We were told there was a woman inside who was possibly demon possessed. Now, don't get me wrong. I do believe the Bible teaches that people can, in fact, be possessed. But as an evangelical Christian, reformed theologically, who does not believe every sickness, lost wallet or bad day needs rebuking and binding, I was guarded and a tad nervous at the same time.
What greeted us as we entered the small hut was a woman about 30 years old, bound by her hands and feet and almost non-responsive.
When we sat her up and interviewed her caregiver, we discovered she has struggled with weeks of stomach issues, has a high fever, rapid pulse and heart rate, no appetite and pupils that were not responding to light.
Our medical missionary, Brianna, was at a loss. We prayed for this young woman while holding her hand and surmised pretty quickly that she was not possessed . But she was extremely ill. Possibly dying. And something was going on with her brain. Was it swelling? Parasites? Infection? Encephalitis?
Only a CT scan could tell us what was going on here and getting this woman, who does not bear her own weight on her legs anymore, out of the hut and into our car was a Herculean effort undertaken by our Administrator, Andrew, and one of our construction workers. When we finally got her into the vehicle, she had to be sedated by our missionary with an injectable sedative because she became so agitated and combative. Her weary caregiver, a close relative, was covered with bruises and exhausted by the previous weeks' care for this woman. Our hearts went out to her.
The CT scan revealed some anomalies with the brain and we informed the family this young woman would need to be admitted to the hospital for an in depth blood chemistry.
As Brianna consulted with physicians abroad, sending every test result and every observable symptom to them by text, we could see this family pulling away from us.
When questioned about their willingness to let us admit this young woman, and assurances from us that her bills would not fall to them, they continued to hesitate.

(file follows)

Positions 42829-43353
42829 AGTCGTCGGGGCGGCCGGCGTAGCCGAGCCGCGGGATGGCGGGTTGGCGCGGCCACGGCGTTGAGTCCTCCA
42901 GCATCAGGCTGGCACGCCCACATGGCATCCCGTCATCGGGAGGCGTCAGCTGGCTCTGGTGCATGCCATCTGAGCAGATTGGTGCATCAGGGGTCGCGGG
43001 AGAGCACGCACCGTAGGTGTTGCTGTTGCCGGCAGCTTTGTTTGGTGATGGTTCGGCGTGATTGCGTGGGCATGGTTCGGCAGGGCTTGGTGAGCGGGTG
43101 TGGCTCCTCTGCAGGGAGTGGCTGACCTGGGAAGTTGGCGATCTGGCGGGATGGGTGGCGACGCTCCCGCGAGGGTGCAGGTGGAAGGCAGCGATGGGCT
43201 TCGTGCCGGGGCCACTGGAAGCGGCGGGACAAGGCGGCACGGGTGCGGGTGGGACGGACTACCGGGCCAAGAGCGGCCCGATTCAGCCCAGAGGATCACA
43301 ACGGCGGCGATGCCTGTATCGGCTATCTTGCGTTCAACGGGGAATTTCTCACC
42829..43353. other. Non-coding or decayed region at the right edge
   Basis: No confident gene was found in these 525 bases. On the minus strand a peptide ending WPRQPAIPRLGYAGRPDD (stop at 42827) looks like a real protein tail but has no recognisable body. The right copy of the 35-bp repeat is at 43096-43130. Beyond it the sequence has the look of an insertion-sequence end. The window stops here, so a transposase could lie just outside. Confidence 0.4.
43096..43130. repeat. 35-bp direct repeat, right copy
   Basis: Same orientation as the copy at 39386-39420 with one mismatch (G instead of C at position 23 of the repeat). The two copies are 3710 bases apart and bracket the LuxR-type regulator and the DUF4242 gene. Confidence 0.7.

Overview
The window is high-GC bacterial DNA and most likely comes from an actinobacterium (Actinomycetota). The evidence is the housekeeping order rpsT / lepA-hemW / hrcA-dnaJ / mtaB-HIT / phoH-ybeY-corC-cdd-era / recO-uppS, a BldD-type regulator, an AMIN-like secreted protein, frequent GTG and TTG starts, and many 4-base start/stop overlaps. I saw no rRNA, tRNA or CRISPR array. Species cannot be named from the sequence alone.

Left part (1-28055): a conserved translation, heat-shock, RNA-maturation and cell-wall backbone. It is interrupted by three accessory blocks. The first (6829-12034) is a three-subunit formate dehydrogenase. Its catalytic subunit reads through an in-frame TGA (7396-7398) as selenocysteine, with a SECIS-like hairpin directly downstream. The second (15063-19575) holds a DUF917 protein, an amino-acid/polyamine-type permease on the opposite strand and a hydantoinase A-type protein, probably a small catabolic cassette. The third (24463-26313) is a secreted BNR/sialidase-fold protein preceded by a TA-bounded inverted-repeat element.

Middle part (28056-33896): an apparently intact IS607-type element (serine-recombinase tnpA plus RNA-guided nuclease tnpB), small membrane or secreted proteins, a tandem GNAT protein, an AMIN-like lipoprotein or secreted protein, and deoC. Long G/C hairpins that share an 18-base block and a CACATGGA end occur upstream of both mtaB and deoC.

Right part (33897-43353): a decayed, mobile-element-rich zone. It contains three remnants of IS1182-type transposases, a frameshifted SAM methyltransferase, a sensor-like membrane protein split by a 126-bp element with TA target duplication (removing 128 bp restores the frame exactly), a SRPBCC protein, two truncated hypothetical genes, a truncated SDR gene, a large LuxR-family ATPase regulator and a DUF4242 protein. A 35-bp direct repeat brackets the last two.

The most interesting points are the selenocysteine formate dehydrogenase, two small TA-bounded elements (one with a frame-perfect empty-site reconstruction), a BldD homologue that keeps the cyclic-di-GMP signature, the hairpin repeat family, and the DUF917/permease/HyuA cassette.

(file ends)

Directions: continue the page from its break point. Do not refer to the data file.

They confessed to us that this woman has an intense fear of hospitals and would not likely go freely. We offered to sedate and stay with her, to hold her and restrain her if needed.
Yes, you read that correctly. The family refused additional treatment and took this gravely ill woman back to their hut - with no electricity, no running water and no cell phone.
And there she remains.
We have no authority in this situation. We have told the family that she may not live. Or she may not recover or improve at all. She may stay "like this" for the rest of her life, requiring around-the-clock care from an already over-taxed family.
And so, this blog post does not end with a "rescue", a "salvation" or a success story. It ends with despair and confusion. It ends with a reminder that we are not everyone's great, white hope.
We are just people. With limited influence, a limited budget and finite powers.
Just people. Not heroes.
Just people. Not healers.
We lean on the ever-present, endless reserves of our Heavenly Father. He can. If He wills.
And if not, He is still good.
THIS, my friends, is the hardest part of ministry. Not the fund raising or the late nights or the discipline problems of the children in our care.
The clear understanding that we can not help everyone all the time. Sometimes they won't let us. Sometimes they don't want us to.
Please pray for this young woman, and pray for her family and her main caregiver. We ask the Lord to breathe LIFE into that family - body and spirit. We pray that our caring touch of their daughter showed them something of the love of Jesus. Prayer is more powerful than "doing".
For that, we are grateful.
Pray for Brianna, our missionary, and her reckoning with "we can't save them all". If there is any demon in this ministry, that is Him. The accuser. The one that tries our souls with the reminder that "this one got away". Or "that one ran away". Or "you can do so little and the problems are so big."
He is a liar.